Global J. of Engng. Educ., Vol.8, No.2 © 2004 UICEE

Published in Australia

INTRODUCTION

Vedic mathematics is the name given to the ancient system of mathematics, or, to be precise, a unique technique of calculations based on simple rules and principles with which any mathematical problem can be solved be it arithmetic, algebra, geometry or trigonometry. The system is based on 16 Vedic sutras or aphorisms, which are actually word formulae describing natural ways of solving a whole range of mathematical problems. Vedic mathematics was rediscovered from the ancient Indian scriptures between 1911 and 1918 by Sri Bharati Krishna Tirthaji

(1884-1960), a scholar of Sanskrit, mathematics,

The Implementation of Vedic Algorithms in Digital

Signal Processing*

Purushottam D. Chidgupkar

Mangesh T. Karad

MIT Women Engineering College, Maharashtra Academy of Engineering and Educational Research

S. No. 124, MIT Eng. College Campus, Ex-Serviceman Colony, Paud Road, Pune - 411038, India

Digital signal processing (DSP) is the technology that is omnipresent in almost every engineering discipline. It is also the fastest growing technology this century and, therefore, it poses tremendous challenges to the engineering community. Faster additions and multiplications are of extreme importance in DSP for convolution, discrete Fourier transforms, digital filters, etc. The core computing process is always a multiplication routine; therefore, DSP engineers are constantly looking for new algorithms and hardware to implement them. Vedic mathematics is the name given to the ancient system of mathematics, which was rediscovered, from the Vedas between 1911 and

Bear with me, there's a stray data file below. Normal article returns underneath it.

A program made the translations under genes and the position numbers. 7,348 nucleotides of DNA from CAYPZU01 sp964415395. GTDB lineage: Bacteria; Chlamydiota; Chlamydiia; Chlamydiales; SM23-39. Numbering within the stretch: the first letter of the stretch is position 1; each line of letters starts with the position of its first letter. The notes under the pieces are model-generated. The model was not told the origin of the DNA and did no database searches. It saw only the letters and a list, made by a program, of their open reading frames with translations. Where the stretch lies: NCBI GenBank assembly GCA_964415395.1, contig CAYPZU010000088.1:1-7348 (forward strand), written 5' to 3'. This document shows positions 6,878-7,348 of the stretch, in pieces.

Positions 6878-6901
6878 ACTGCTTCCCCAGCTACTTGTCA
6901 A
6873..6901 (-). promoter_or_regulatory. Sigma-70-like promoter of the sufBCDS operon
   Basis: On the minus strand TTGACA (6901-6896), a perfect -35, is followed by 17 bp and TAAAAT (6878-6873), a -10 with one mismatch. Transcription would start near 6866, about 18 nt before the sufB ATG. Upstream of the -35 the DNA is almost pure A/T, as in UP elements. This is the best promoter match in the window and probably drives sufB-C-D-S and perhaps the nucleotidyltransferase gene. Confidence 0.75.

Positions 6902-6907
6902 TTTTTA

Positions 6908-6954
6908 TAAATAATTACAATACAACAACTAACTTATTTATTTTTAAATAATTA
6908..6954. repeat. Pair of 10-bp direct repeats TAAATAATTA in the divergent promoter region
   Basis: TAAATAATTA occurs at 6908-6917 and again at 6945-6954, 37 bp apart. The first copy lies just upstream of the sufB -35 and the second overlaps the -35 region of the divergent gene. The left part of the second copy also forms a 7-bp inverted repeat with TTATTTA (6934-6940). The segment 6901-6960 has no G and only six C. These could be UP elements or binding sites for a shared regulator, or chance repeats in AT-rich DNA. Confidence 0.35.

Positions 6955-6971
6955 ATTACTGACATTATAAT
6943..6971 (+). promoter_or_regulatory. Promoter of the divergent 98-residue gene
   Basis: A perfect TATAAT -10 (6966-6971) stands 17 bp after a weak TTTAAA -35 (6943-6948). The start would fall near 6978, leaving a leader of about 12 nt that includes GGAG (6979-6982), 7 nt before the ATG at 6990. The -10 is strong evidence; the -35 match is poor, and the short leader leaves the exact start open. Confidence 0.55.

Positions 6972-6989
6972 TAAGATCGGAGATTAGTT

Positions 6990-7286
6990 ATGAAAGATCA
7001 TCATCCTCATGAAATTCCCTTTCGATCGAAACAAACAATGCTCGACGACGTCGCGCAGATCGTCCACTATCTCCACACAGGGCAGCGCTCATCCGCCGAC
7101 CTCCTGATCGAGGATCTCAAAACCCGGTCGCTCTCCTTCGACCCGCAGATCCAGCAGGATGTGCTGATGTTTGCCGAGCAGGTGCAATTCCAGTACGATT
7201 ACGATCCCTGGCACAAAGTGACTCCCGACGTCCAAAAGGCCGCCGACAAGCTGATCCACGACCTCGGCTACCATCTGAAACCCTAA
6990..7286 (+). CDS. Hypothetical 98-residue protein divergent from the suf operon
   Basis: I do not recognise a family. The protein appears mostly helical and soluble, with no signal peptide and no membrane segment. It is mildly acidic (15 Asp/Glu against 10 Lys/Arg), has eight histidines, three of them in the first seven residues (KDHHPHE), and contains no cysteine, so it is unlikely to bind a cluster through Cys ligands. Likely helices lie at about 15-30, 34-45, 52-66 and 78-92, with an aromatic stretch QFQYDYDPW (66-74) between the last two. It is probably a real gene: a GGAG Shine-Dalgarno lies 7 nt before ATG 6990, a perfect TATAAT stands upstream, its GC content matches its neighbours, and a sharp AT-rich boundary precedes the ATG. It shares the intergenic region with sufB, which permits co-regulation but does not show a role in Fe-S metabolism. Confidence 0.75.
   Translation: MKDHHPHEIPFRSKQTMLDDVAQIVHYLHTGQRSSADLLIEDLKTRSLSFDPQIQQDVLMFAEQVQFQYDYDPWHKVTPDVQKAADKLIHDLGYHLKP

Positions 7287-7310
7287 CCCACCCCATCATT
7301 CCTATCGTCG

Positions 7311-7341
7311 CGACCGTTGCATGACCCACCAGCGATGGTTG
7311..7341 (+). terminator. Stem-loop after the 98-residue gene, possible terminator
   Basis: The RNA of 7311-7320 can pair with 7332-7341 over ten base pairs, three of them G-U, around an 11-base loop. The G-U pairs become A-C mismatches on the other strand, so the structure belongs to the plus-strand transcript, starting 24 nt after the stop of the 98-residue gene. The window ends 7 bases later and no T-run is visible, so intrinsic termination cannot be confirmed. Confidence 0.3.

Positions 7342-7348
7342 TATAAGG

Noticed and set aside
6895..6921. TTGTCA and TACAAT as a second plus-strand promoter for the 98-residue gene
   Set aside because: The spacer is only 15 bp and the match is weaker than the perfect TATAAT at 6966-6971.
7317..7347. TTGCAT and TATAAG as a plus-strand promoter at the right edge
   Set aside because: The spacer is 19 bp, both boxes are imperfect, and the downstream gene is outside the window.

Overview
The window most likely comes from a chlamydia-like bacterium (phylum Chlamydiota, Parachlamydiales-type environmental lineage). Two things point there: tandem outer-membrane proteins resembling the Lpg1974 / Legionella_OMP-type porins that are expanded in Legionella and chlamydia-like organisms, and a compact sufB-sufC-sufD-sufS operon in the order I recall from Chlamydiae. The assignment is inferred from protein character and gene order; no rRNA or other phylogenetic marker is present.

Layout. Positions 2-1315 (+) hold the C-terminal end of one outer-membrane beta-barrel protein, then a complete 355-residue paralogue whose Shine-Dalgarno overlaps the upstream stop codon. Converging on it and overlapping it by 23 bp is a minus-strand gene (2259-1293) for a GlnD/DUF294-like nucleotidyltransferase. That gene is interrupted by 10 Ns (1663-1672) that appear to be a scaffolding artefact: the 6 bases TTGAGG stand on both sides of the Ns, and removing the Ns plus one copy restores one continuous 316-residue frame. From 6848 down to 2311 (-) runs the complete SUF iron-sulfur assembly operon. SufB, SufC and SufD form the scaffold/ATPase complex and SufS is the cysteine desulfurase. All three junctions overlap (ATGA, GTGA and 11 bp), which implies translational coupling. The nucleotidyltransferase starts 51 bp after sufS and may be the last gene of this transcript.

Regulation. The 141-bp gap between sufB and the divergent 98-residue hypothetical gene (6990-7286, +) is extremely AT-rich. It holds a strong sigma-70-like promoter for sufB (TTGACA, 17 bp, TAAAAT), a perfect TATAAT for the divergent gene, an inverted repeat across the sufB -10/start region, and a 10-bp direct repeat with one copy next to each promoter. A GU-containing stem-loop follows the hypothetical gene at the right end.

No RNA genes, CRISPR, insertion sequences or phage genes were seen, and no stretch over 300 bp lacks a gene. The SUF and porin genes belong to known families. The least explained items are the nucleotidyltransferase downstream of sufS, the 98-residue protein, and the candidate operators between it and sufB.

1918 by Sri Bharati Krishna Tirthaji. The whole of Vedic mathematics is based on 16 sutras (word formulae) and manifests a unified structure of mathematics. As such, the methods are complementary, direct and easy. The authors highlight the use of multiplication process based on Vedic algorithms and its

References: Mathematical Formulae from the Veda. Delhi (1965). Skelmersdale: Inspiration Books (1984). 3. VedicMaths.Org (2004), http://www.vedicmaths.org 4. Brey, B.B., The Intel Microprocessors 8086/ 8088, 80286, 80386, 80486 (6th edn). Englewood Cliffs: Prentice-Hall (2003). Hall (1970).